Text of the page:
But if you used it as a base for stuff you might have in the fridge, like chocolate sauce, whipped cream, fresh raspberries…if you, say, soaked it in a little Kahlua and crowned it with a scoop or two of Haagen-Dazs vanilla, you might just have something there.
5-Minute Chocolate Cake: Disclaimer and microwave information
I am not a microwave cooking expert. I made this cake in my personal microwave, which is an 800-watt Samsung that I bought a few years ago. If you use a different pan or strength microwave, you’re going to have to monkey around with the directions, as both those things drastically affect cooking time. The pan will also be really, really hot when it comes out of the microwave.
5-Minute Chocolate Cake: Get to the cake, would ya?
Yep, yep. If you try this, please drop me a line. I’d love to know how yours turned out—and what you did with your magical microwave creation.
5-Minute Chocolate Cake
6 Tbls. sugar
5 Tbls. flour
4 Tbls. cocoa powder (NOT hot chocolate mix)
1/2 tsp. baking powder
1 jumbo egg
2 Tbls. creme de cocoa or any other chocolate liquor
1 tsp. vanilla
3 Tbls. chocolate milk
2 Tbls. olive oil
1/2 cup mini chocolate chips
spray oil for the pan
5-Minute Chocolate Cake: Combine the dry ingredients
Put the sugar in a medium-sized mixing bowl.
Add the cocoa powder and the flour.
Toss in the baking powder.
Whisk them together to combine.
Your goal is a uniform mixture.
5-Minute Chocolate Cake: Add the wet ingredients
Add all the wet ingredients to the dry before stirring. Crack in the egg.
Add the liquor, vanilla, chocolate milk, and olive oil. Whisk together to combine well.
Your goal is a smooth cake batter. At this point, it should look like regular chocolate cake batter. Not too thick, not too thin. (Sorry, Goldilocks again.)
So far, so good.
5-Minute Chocolate Cake: Add in the mini chocolate chips
This step is optional, because not everyone keeps mini chocolate chips on hand. If you have them, stir them in now.
Don’t use regular size chips, as they’re too big to melt properly.
5-Minute Chocolate Cake: Microwave your cake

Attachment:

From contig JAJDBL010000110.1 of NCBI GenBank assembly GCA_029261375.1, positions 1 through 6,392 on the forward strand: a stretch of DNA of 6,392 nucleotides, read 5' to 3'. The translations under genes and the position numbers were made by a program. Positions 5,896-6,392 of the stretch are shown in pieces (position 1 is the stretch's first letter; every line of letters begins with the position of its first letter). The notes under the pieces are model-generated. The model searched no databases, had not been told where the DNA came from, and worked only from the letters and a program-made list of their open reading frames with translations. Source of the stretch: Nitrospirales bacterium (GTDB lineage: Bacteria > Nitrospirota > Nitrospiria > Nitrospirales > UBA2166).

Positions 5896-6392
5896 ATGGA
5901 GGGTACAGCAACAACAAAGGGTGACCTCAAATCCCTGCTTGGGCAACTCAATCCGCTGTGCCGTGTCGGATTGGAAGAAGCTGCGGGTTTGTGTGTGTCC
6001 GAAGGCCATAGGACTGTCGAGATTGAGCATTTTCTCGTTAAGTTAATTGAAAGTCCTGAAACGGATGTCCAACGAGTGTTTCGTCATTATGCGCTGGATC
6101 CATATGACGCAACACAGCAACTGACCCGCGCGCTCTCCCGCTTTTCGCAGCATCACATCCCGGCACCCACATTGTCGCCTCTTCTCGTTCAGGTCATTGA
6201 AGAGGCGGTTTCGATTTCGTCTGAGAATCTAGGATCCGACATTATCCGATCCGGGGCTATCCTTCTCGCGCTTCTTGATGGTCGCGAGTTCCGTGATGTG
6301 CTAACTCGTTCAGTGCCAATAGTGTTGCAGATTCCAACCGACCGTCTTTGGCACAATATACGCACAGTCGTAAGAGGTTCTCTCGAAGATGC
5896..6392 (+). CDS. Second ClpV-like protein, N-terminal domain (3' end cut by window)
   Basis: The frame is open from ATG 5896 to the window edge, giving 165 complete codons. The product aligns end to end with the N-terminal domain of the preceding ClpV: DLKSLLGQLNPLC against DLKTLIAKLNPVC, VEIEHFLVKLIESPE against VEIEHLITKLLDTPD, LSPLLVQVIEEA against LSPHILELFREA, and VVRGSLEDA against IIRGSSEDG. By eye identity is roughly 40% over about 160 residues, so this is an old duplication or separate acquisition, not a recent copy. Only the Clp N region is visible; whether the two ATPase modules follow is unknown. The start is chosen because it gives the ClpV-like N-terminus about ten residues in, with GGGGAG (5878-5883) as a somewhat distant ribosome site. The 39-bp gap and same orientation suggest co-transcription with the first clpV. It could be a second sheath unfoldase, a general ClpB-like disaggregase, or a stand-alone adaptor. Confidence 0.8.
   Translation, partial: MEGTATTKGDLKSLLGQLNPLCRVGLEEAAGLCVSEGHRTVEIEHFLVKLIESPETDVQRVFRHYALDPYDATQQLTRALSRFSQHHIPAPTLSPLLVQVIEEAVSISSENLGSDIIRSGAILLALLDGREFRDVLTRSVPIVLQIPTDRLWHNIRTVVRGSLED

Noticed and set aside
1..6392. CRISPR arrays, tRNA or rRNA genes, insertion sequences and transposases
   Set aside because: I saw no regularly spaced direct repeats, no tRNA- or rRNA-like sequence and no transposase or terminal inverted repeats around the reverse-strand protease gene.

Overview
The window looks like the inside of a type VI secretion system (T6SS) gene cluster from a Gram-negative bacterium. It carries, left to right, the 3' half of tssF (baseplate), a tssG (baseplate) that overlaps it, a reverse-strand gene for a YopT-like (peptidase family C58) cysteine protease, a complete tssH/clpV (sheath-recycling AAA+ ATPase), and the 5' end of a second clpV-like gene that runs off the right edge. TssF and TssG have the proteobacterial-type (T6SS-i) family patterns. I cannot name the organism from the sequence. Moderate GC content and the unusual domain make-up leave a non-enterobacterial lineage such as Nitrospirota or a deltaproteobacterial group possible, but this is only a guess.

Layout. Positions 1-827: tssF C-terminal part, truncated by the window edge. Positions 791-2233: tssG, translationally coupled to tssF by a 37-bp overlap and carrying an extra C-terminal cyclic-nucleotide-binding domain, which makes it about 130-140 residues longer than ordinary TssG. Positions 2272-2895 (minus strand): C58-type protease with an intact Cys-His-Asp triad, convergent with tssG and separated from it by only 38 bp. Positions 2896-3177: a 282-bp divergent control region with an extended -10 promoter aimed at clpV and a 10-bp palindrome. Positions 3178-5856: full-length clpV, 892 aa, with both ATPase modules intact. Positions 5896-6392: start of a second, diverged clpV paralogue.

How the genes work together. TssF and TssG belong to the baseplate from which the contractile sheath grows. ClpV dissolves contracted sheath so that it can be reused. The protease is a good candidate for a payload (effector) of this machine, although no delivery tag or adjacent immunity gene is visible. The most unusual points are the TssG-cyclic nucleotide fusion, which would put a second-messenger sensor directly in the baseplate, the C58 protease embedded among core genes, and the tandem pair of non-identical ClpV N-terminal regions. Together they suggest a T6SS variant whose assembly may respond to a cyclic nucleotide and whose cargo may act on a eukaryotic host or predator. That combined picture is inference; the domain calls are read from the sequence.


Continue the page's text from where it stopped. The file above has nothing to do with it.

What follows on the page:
Spray your bread pan with oil. Wipe it out lightly with a paper towel to soak up any excess oil. (If you don’t, it will pool around the sides of the cake and make it gummy.)
Pour the batter into your greased pan, scraping all of it out with a spatula or wooden spoon. It should look about like this:
Put your pan in the microwave, and cook on high for 3 minutes, 25 seconds. If you don’t have an 800-watt microwave, you’ll need to adjust the time up or down a little.
This is what it looked like after about a minute. At this point, it should start to poof up and solidify. It’ll be a little concave in the middle.
This is what it looked like after two minutes. It should be more solid, and the center should rise to be about even with the sides.
After 3 minutes 25 seconds, the surface of the cake should be even, relatively firm, and dappled with tiny bubbles. It should be just pulling away from the edges of your bread pan. When you press on it lightly with a finger, it should spring back, just like an oven-baked cake.
5-Minute Chocolate Cake: Serve and enjoy
Now, what you do with your microwave cake from here is completely up to you. If you need your cake fix right away, have at it. (Just don’t burn yourself.)
I cooled my cake in the pan for maybe 20 minutes. After that, I ran a thin-bladed knife in between the cake and the pan to loosen it. I turned it out onto a rack and cooled it another 20 minutes before slicing.